The Spirit of Korean Law

Korean Legal History in Context

Series:

Edited by Marie Kim

This is the first book on Korean legal history in English written by a group of leading scholars from around the world. The chapters set forth the developments of Korean law from the Chosŏn to colonial and modern periods through the examination of codified laws, legal theories and practices, and jurisprudence. The contributors’ shared premise is that the evolution of Korean law can be best understood when viewed in terms of its interactions with outside laws. Each chapter integrates literature in Korean, Japanese, Chinese, and Western languages into comprehensive analyses to make up-to-date research available to readers both inside and outside Korea. This volume provides a solid framework from which to approach Korean legal history in the perspective of comparative legal traditions.

Kings, Knights and Bankers

The Collected Articles of Richard W. Kaeuper

Series:

Richard Kaeuper and Christopher Guyol

In Kings, Knights, and Bankers, Richard Kaeuper presents a lifetime of medieval research on Italian financiers, English kingship, chivalric violence, and knightly piety. His foundational work on public finance connects Italian merchant banking with the growth of state power at the turn of the fourteenth century. Subsequent articles on law and order offer measured contributions to the continuing debate over the growth of governance and its relationship with contemporary disorder. He also convincingly proves that knights, the foremost military professionals of the medieval world, considered their prowess as both a source of honor and of sanctification. All interested in the history of medieval chivalry, governance, piety, and public finance can learn from this impressive collection of articles.

Barry Hawk

Well before states, literacy, or legal systems, there were commerce and trade, which are found in all societies irrespective of politics, social norms or ideologies. Athenian landowners, Roman senators and Qing mandarins screened their participation in commerce and trade. Legal and informal institutions were developed to secure persons and property, resolve commercial disputes, raise capital and share risk, promote fair dealing, regulate agents and gather market information. Law and Commerce in Pre-Industrial Societies examines commerce, its participants and these institutions through the lens of nine pre-industrial societies: Hunter/gatherers, Mesopotamia, Egypt, Athens, Rome, the early Islamic world, medieval Europe, medieval Southern India and Qing China. The book provides historical perspective to contemporary debates about the relationship between commerce and law, public ordering versus privately created systems of law, the rule of law and the relative merits of courts versus merchant networks to resolve disputes.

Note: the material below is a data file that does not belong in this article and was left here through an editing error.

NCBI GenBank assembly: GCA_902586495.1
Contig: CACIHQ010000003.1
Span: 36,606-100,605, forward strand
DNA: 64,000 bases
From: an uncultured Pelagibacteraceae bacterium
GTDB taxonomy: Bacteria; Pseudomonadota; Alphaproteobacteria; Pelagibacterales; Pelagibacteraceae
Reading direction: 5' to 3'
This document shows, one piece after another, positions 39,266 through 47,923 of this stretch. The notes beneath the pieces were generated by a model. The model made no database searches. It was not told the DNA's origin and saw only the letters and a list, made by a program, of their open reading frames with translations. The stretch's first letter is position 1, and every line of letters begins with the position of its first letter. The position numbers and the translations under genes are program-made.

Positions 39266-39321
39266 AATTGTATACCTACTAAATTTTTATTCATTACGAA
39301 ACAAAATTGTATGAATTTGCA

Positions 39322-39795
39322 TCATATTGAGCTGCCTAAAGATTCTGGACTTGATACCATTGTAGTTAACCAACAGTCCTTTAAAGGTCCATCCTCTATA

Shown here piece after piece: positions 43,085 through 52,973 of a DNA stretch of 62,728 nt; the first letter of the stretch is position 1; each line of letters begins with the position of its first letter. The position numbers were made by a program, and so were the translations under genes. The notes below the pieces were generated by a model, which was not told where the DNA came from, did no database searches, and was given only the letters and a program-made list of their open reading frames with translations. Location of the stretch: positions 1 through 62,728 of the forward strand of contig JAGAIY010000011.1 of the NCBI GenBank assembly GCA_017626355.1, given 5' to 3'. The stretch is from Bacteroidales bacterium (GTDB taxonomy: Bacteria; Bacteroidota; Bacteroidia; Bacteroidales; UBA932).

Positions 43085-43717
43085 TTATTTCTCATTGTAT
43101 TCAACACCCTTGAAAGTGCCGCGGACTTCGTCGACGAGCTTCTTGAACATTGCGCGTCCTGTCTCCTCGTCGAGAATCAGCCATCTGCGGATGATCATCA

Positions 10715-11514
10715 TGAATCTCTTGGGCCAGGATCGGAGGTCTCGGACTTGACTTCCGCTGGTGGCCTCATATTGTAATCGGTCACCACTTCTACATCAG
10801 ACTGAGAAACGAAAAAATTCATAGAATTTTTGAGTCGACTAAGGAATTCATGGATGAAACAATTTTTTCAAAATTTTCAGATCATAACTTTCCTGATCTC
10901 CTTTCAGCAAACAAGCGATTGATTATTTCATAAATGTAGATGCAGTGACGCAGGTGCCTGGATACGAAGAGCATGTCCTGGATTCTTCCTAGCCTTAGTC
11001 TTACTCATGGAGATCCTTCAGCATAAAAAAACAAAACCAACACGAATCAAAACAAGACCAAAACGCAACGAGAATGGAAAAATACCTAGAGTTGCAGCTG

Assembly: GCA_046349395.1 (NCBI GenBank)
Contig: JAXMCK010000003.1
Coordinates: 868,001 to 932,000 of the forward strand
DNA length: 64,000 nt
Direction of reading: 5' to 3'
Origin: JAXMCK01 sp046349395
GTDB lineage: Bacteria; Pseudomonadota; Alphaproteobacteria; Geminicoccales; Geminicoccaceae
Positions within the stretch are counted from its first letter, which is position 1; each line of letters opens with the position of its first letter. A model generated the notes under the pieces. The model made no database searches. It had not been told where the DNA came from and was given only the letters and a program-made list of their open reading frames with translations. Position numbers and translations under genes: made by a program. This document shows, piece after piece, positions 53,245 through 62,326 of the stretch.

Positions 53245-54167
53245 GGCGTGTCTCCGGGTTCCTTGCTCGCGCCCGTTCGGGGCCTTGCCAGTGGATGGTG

Series:

Martin J. Cable

In Cum essem in Constantie, Martin John Cable presents a study of the Padua university jurist Raffaele Fulgosio (Fulgosius) (1367-1427) and his work as an advocate at the Council of Constance in 1414-15.
Through the use of archival material and evidence drawn from Fulgosio’s works, the book reveals a vivid picture both of teaching practice at a medieval university and the life and output of a working lawyer in early fifteenth-century Italy.
The book recreates much of Fulgosio’s workload at Constance and his involvement there in debates about representation, imperial and papal power and the Donation of Constantine.

Toward the Reform of Private Waqfs

A Comparative Study of Islamic Waqfs and English Trusts

Series:

Hamid Harasani

Using a combination of the comparative legal method and hermeneutics, this book reconciles Islamic law with English trust’s law in these two main areas. It does not find it necessary for one legal system to reign supreme over the other, as such solutions will be questioned by the internal subjects of the dominated legal system, undermining the efficacy of this study. Rather, reconciliation is a mutual step to congruence taken by both legal systems. In the area of perpetuities, the book finds that neither Islamic Waqfs must be perpetual, nor common law trusts must have a rule against perpetuities. Regarding ownership theories, the multiplicity of rendered theories in both legal systems presents more than one avenue of reconciliation. Overall, the study finds that private Waqfs and private trusts can be reconciled without undermining the internal hermeneutic standpoints of both legal systems.